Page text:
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Re: capsual coffee machines road test

Postby Cruiserman » Fri Jan 11, 2013 7:33 am

hannos wrote:My new coffee machine
http://www.sunbeam.com.au/products/kitchen/em6910/


They are a nice machine the pick of the thermobloc machines with a block for brewing and one for steaming meaning the delay between steaming and brewing or vice versa is eliminated.



These are also a pretty reasonable grinder - small conical machine. This would be your first upgrade path on the journey to coffee nirvana. If you pick up the next grinder up the rung - my first grinder the Rancilio Rocky you will immediately notice the difference in weight - with grinders it is the polar opposite to bikes, the heavier and more sturdily built will produce a more even particle size and noticeably improve the taste.


hannos wrote:Still perfecting the art of making a coffee though.


Keep working and enjoy the journey, remember a sink shot should go down the sink. Life is too short to drink bad coffee.
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Re: capsual coffee machines road test

Postby yarravalleyplodder » Fri Jan 11, 2013 8:38 am

ok my 2 cents and please note I am an unashamed beer, wine and coffee snob 8)

Instant coffee is not real coffee and I would rather drink tea

pod coffee is glorified instant coffee and thus I would rather drink tea

Unless you can afford a decent machine I go for the stove top option with freshly ground coffee beans, hell of a lot cheaper and you get a half decent coffee out of it

Having said that I do prefer a barista made coffee and I swing between a double espresso or a very strong long black both with 1 sugar, which is the only thing that should be added to coffee, milk ruins it and you should be shot if you add flavouring or any other crap offered by starbucks or gloria jeans

I cant stand any of the chain coffee shops, when you have to explain what a double espresso is to the person behind the counter they are not a real coffee shop. Give me to independent coffee shop owner who prides themselves on service and taste and I am happy to hand over my $3.50 per day
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Re: capsual coffee machines road test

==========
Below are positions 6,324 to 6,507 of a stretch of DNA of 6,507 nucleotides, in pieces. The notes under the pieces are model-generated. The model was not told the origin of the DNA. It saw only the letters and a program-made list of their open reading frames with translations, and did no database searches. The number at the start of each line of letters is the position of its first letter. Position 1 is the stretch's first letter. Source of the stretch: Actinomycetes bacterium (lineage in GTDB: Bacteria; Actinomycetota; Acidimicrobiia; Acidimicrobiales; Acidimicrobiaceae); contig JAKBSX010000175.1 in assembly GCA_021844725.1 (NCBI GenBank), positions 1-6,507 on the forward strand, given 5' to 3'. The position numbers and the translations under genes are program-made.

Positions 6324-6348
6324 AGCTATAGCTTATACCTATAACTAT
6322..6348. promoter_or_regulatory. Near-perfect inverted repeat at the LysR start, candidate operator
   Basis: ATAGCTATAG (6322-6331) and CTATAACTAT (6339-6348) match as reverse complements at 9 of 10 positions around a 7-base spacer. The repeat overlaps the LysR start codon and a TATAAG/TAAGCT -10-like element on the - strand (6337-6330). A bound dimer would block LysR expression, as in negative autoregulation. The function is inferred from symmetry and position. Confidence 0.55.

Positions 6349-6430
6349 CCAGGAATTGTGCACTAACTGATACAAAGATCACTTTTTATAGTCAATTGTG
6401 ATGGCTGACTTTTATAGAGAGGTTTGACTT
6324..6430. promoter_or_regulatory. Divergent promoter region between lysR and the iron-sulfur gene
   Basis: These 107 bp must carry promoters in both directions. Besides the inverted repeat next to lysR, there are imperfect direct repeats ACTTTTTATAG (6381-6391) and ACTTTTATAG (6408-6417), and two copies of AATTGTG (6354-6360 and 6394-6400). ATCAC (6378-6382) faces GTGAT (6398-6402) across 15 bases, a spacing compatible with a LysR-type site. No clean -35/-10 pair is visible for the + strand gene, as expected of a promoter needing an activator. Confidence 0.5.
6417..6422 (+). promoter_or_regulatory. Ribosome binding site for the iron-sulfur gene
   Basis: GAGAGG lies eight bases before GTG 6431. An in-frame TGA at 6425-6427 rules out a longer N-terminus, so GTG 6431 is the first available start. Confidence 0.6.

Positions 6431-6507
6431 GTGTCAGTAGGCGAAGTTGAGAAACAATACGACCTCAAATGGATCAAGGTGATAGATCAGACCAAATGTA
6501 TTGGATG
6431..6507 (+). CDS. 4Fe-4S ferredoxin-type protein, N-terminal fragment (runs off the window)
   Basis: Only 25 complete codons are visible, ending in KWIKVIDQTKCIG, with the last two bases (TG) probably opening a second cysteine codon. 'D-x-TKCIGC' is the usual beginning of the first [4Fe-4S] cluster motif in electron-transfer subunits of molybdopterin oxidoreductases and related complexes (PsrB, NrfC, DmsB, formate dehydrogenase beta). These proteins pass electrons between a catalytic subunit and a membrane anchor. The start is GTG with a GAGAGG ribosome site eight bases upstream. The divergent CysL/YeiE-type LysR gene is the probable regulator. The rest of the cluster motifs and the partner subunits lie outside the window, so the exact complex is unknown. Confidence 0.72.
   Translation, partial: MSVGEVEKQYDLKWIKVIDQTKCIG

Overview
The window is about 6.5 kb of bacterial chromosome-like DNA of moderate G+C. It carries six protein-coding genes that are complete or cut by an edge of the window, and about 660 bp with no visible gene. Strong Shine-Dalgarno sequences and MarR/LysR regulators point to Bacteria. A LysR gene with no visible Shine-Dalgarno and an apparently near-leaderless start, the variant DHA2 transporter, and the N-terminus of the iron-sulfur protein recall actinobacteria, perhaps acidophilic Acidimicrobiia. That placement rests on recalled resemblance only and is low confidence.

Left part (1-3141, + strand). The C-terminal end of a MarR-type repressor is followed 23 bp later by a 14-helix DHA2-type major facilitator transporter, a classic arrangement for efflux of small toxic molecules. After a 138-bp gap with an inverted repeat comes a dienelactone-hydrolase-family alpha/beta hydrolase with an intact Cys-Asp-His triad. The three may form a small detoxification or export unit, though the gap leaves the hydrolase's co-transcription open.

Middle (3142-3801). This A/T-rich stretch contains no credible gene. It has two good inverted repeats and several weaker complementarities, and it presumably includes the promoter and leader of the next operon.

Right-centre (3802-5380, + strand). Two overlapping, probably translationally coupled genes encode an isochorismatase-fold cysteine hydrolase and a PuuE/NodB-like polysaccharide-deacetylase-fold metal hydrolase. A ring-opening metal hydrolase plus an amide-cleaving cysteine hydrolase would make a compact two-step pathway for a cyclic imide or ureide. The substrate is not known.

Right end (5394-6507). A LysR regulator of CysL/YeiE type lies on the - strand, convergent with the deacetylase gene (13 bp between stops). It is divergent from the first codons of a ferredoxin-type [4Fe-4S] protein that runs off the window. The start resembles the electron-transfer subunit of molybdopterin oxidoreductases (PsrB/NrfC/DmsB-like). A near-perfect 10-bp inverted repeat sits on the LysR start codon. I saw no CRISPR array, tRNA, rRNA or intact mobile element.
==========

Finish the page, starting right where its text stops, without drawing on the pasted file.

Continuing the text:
Postby Cruiserman » Fri Jan 11, 2013 8:49 am

yarravalleyplodder wrote: $3.50 per day


Wow we were just up in Townsville for the last few days. $4 was the starting price, 4.5 to 5 the norm and that is not for supersized but rather regular cups. 3.5 is a very good price these days.
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Re: capsual coffee machines road test

Postby RonK » Fri Jan 11, 2013 8:50 am

yarravalleyplodder wrote:Instant coffee is not real coffee and I would rather drink tea

I'd rather drink water.
yarravalleyplodder wrote:pod coffee is glorified instant coffee and thus I would rather drink tea

I'd rather drink water.
yarravalleyplodder wrote:Unless you can afford a decent machine I go for the stove top option with freshly ground coffee beans, hell of a lot cheaper and you get a half decent coffee out of it

I'd rather drink water.
yarravalleyplodder wrote:I swing between a double espresso or a very strong long black both with 1 sugar, which is the only thing that should be added to coffee

Sugar? No thanks, I'll have a drink of water. :lol: :lol: :lol:
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Re: capsual coffee machines road test

Postby rkelsen » Fri Jan 11, 2013 9:06 am

You had me up to this point:

yarravalleyplodder wrote:... 1 sugar, which is the only thing that should be added to coffee...

Putting sugar in coffee is like putting lolly water into scotch.
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Re: capsual coffee machines road test

Postby herzog » Fri Jan 11, 2013 9:47 am

rkelsen wrote:Putting sugar in coffee is like putting lolly water into scotch.